Panic Attacks
Counselling and Psychotherapy in Scotland, Moray


Panic attacks are sudden and intense feelings of fear, terror, or apprehension, accompanied by physical symptoms like rapid heartbeat, sweating, and shortness of breath. Panic attacks can be triggered by specific situations or stimuli or occur unexpectedly. Counseling can be an effective treatment option for panic attacks, helping individuals learn coping strategies and identifying triggers to manage and overcome the condition.

Symptoms and treatment

Some common symptoms of panic attacks include:

  • Sudden and intense feelings of fear or dread
  • Rapid heartbeat or heart palpitations
  • Sweating or trembling
  • Shortness of breath or difficulty breathing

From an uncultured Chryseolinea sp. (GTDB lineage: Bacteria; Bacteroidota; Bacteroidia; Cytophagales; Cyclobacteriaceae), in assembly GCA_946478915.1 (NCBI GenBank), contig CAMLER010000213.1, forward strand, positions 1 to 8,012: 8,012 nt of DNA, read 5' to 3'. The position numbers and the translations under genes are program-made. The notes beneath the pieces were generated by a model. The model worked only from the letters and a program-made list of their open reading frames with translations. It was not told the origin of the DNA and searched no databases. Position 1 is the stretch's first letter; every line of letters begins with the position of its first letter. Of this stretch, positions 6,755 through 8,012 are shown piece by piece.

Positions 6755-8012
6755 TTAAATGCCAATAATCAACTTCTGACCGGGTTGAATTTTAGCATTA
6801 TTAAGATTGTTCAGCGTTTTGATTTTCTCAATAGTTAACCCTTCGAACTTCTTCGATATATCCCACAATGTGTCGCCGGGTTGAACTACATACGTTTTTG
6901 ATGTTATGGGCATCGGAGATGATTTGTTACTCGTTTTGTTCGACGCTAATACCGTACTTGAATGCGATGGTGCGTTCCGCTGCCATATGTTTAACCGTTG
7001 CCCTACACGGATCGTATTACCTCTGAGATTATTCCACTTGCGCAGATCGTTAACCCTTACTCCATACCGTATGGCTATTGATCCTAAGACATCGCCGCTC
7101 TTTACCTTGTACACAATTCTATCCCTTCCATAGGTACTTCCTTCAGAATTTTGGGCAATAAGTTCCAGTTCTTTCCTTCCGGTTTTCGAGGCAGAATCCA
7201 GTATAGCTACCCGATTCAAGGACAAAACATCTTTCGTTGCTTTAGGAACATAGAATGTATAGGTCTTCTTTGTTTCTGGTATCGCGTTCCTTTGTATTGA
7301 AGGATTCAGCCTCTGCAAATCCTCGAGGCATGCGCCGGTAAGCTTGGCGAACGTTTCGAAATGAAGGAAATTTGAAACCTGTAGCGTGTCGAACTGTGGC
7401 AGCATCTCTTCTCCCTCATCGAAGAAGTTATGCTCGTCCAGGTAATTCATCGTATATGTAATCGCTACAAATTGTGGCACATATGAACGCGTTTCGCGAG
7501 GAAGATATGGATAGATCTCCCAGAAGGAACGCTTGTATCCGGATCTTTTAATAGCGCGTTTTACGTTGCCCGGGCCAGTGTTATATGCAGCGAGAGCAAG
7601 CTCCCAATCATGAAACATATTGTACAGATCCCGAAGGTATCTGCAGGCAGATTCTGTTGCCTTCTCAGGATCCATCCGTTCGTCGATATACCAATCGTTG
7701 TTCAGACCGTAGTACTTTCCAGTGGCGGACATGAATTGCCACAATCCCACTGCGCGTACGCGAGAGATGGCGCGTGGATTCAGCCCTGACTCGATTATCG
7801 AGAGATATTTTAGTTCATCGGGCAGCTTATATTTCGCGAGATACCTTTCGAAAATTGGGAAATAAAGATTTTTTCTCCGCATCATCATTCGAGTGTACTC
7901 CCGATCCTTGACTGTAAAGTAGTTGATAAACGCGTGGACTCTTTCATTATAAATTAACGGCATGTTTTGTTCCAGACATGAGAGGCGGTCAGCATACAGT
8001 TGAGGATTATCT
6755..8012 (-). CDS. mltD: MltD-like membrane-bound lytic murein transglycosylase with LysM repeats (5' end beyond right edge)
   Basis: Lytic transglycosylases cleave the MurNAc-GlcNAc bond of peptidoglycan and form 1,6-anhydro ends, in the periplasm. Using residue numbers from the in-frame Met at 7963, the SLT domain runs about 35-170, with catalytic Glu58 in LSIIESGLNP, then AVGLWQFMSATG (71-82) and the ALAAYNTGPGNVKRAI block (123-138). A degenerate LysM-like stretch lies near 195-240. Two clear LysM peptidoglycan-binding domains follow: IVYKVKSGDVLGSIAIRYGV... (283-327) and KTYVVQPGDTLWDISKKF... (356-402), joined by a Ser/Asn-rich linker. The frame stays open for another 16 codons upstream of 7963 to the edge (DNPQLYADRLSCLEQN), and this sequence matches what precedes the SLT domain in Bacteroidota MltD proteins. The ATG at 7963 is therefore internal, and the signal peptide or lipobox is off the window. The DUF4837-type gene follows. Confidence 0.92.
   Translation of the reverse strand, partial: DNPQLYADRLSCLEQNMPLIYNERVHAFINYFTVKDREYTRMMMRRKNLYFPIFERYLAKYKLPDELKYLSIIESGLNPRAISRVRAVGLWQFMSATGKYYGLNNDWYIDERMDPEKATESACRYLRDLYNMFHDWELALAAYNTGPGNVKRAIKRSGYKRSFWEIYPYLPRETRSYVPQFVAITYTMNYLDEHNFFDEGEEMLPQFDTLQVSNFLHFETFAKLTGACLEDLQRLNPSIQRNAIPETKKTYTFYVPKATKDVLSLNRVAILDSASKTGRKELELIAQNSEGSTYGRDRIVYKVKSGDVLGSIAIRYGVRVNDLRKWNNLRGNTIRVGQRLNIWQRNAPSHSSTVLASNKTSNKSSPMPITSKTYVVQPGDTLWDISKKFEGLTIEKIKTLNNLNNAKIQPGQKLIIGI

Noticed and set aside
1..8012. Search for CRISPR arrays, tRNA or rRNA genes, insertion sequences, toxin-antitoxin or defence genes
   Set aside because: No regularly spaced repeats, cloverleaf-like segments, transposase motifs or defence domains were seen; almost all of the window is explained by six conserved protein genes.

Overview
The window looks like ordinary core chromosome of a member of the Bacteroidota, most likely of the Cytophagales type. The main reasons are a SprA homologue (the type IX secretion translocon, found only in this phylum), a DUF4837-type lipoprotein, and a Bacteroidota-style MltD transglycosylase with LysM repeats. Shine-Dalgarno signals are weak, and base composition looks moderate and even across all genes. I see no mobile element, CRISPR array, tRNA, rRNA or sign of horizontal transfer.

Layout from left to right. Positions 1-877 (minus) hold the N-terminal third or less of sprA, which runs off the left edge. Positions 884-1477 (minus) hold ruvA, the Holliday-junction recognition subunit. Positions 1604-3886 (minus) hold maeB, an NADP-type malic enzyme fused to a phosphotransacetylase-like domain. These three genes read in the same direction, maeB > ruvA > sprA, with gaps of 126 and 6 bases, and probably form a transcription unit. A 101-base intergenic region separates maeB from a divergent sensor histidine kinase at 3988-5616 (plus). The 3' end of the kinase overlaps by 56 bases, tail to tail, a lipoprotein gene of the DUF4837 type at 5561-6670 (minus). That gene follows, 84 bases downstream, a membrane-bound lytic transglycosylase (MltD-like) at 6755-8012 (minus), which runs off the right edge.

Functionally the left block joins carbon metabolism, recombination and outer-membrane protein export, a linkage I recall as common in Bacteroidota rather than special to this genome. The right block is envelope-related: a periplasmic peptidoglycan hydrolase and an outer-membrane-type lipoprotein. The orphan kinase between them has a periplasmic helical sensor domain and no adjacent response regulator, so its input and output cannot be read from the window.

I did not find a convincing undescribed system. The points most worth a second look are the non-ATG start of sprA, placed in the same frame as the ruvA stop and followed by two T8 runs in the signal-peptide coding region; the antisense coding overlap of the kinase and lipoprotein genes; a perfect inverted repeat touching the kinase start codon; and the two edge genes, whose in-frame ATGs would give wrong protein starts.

• Chest pain or discomfort
  • Nausea or stomach upset
  • Feeling lightheaded or dizzy
  • Tingling or numbness in the hands or feet
  • Feeling detached from reality

Panic attacks can be frightening and distressing, but they are treatable. Many effective treatments are available, including counselling, therapy, medication, and lifestyle changes.

Cognitive-behavioural therapy (CBT) is a type of therapy commonly used to treat panic attacks. It focuses on identifying and changing negative thought patterns and behaviours contributing to panic attacks. Other therapies that may be effective for panic attacks include exposure therapy and psychodynamic therapy.

Medications such as antidepressants and anti-anxiety medications may also be prescribed to help manage symptoms of panic attacks.

Lifestyle changes can also be effective in managing panic attacks. Regular exercise, healthy eating habits, and stress-reducing techniques such as deep breathing and mindfulness meditation can all help reduce the frequency and intensity of panic attacks.

If you are experiencing symptoms of panic attacks, seeking help is important. A mental health professional can provide support and guidance to help you manage your symptoms and improve your quality of life.